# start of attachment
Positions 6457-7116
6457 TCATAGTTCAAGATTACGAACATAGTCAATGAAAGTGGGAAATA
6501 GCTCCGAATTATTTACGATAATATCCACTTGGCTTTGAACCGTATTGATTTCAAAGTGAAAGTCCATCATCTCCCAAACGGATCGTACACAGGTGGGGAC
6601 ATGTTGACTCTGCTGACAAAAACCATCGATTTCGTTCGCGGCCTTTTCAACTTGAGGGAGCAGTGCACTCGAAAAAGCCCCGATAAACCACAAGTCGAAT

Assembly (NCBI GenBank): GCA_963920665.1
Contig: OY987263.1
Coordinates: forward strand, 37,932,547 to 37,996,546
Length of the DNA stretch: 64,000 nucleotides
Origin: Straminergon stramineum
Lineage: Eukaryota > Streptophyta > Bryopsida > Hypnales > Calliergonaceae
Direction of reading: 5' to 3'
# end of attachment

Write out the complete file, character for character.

Positions 6457-7116
6457 TCATAGTTCAAGATTACGAACATAGTCAATGAAAGTGGGAAATA
6501 GCTCCGAATTATTTACGATAATATCCACTTGGCTTTGAACCGTATTGATTTCAAAGTGAAAGTCCATCATCTCCCAAACGGATCGTACACAGGTGGGGAC
6601 ATGTTGACTCTGCTGACAAAAACCATCGATTTCGTTCGCGGCCTTTTCAACTTGAGGGAGCAGTGCACTCGAAAAAGCCCCGATAAACCACAAGTCGAAT

Assembly (NCBI GenBank): GCA_963920665.1
Contig: OY987263.1
Coordinates: forward strand, 37,932,547 to 37,996,546
Length of the DNA stretch: 64,000 nucleotides
Origin: Straminergon stramineum
Lineage: Eukaryota > Streptophyta > Bryopsida > Hypnales > Calliergonaceae
Direction of reading: 5' to 3'